Jewish-Muslim Best Friends Make Peace by Stressing Fault Lines
No, we can’t all just get along, say the co-directors of the Tectonic Leadership Center. But we can still talk
NEW YORK — Even as a teenager back in 1970s France, Samia Moustapha Bahsoun was vociferously anti-Israel. She was so passionate about the Palestinian cause that she and her friends would walk through the cafeterias on college campuses near her home and squeeze all the Jaffa oranges to a pulp, rendering all the Israeli produce useless.
“We were your older version of the BDS Movement,” she joked recently in a telephone interview with The Times of Israel.
Bahsoun, 54, was born in Dakar, Senegal, to Lebanese Muslim parents. She speaks seven languages and is an electrical engineer by training and a telecommunications executive and serial entrepreneur by trade. She moved to France as a child where she became a self-described “anti-Israel militant,” participating in and leading pro-Palestinian demonstrations throughout her teenage years. When she moved to the United States to attend college in 1979, she continued her work and took her protests with her to campus.
When in 1982 her grandmother and great-aunt were killed by Israeli raids over southern Lebanon, her anger toward Israel — and her activism — escalated.
It wasn’t until 1985, when she was hired as a research scientist at Bell Labs, that Bahsoun met an Israeli for the first time as she found herself working alongside Israeli scientists from Haifa’s Technion, the Israel Institute of Technology.
Now 30 years later and living in Asbury Park, New Jersey, Bahsoun is still strongly pro-Palestinian, but her advocacy work has taken a decidedly different route.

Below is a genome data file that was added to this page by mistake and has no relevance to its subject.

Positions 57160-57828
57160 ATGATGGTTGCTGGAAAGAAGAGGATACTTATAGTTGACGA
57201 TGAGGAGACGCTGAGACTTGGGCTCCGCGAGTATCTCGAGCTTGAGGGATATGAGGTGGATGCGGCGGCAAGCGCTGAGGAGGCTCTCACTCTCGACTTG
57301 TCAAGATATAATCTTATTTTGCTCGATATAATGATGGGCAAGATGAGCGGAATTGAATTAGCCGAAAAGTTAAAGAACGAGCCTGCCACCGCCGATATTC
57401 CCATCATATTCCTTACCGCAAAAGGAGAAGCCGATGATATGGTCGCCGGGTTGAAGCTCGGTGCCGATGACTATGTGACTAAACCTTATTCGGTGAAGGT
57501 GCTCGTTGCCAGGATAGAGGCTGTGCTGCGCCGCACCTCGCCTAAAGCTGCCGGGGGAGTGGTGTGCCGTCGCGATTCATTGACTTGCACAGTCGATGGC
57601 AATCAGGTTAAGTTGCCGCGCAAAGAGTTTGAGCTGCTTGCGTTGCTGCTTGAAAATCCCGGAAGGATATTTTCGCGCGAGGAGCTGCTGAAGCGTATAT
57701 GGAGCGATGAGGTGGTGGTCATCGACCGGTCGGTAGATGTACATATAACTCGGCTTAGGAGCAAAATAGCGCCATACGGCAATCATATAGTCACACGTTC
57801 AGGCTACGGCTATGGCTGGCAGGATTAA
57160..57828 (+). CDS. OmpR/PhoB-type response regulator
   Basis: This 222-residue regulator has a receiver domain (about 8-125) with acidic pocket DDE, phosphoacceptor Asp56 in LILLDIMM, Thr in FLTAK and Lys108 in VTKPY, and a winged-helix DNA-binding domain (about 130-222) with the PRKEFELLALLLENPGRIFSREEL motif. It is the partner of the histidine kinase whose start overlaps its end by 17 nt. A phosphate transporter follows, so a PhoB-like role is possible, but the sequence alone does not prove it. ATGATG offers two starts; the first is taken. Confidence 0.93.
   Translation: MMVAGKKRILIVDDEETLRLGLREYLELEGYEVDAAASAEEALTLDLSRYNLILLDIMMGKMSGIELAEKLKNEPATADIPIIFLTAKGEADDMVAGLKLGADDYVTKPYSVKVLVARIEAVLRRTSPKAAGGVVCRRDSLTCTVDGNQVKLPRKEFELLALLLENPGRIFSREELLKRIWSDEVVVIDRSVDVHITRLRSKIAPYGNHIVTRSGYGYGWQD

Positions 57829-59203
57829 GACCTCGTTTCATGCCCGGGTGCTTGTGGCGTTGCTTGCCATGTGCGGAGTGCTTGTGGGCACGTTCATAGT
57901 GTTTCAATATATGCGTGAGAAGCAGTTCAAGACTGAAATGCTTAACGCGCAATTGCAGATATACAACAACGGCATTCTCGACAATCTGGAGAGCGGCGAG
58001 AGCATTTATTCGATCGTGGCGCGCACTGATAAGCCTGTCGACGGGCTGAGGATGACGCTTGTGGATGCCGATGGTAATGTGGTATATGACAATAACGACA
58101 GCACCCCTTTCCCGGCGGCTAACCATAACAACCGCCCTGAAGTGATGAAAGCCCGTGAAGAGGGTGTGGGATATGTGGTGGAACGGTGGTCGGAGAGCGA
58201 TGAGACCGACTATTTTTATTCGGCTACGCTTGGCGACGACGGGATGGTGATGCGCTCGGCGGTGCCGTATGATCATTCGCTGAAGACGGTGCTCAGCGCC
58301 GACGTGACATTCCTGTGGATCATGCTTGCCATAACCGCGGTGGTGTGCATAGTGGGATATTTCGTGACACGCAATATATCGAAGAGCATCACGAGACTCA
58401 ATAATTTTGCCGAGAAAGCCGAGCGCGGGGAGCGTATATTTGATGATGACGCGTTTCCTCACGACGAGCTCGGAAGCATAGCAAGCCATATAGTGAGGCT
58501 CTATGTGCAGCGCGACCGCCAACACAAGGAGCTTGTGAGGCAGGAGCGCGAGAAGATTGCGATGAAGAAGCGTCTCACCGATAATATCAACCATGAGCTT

Together with Jewish Zionist interfaith activist Brenda Naomi Rosenberg, 68, of Bloomfield Hills, Michigan, she is the co-founder and co-director of The Tectonic Leadership Center, an organization that trains leaders in conflict resolution and cross-cultural communication. Unsurprisingly, most of their dialogue work revolves around the Arab-Israeli conflict.
In November Bahsoun and Rosenberg presented a workshop on Tectonic Leadership (TL) at the Sisterhood of Salaam Shalom’s (SOSS) retreat. The SOSS retreat was an interfaith conference held in Philadelphia for over 100 Jewish and Muslim women from around the US, who gathered to network and discuss ways of bringing interfaith dialogue to their communities.
With tension running high following the summer’s war in Gaza, and with the women looking for new ways to address contentious topics surrounding the Israeli-Palestinian conflict, Bahsoun and Rosenberg’s workshop proved one of the most popular at the retreat.
“Israel killed 2,000 Palestinians in this war! 70% civilians! And you call this a war on Hamas?” Bahsoun confronted Rosenberg — her voice rising.
“Israel has the responsibility to defend its citizens from Hamas rockets!” Rosenberg countered, her tone matching Bahsoun’s.
“By killing children and bombing schools and hospitals?” shouted Bahsoun.
“But Hamas is using children as human shields, Hamas is using schools and hospitals to send out rockets from!” argued Rosenberg.
“Hamas needs to fight the Israeli blockade!” exploded Bahsoun.
To the captivated audience, their skit seemed authentic. And Bahsoun is quick to point out that they’re not in fact acting out a rehearsed performance. Their tension, anger and frustration is real. Their skit showed how a conversation on the Israeli-Palestinian conflict often pans out without the techniques their TL discipline teaches.
For Tectonic Leaders, points of tension — or the fault lines on tectonic plates — become a means to connect and collaborate, rather than separate.
In fact, the defining principle of their discipline is that unlike many other dialogue and negotiation groups which seek to bring people together by attempting to find the common denominator, TL doesn’t require participants to change their long-held beliefs. Rather, using various meditation techniques, it teaches participants to use the inevitable tension found across religious, cultural or political divides to come to a mutually respectful place.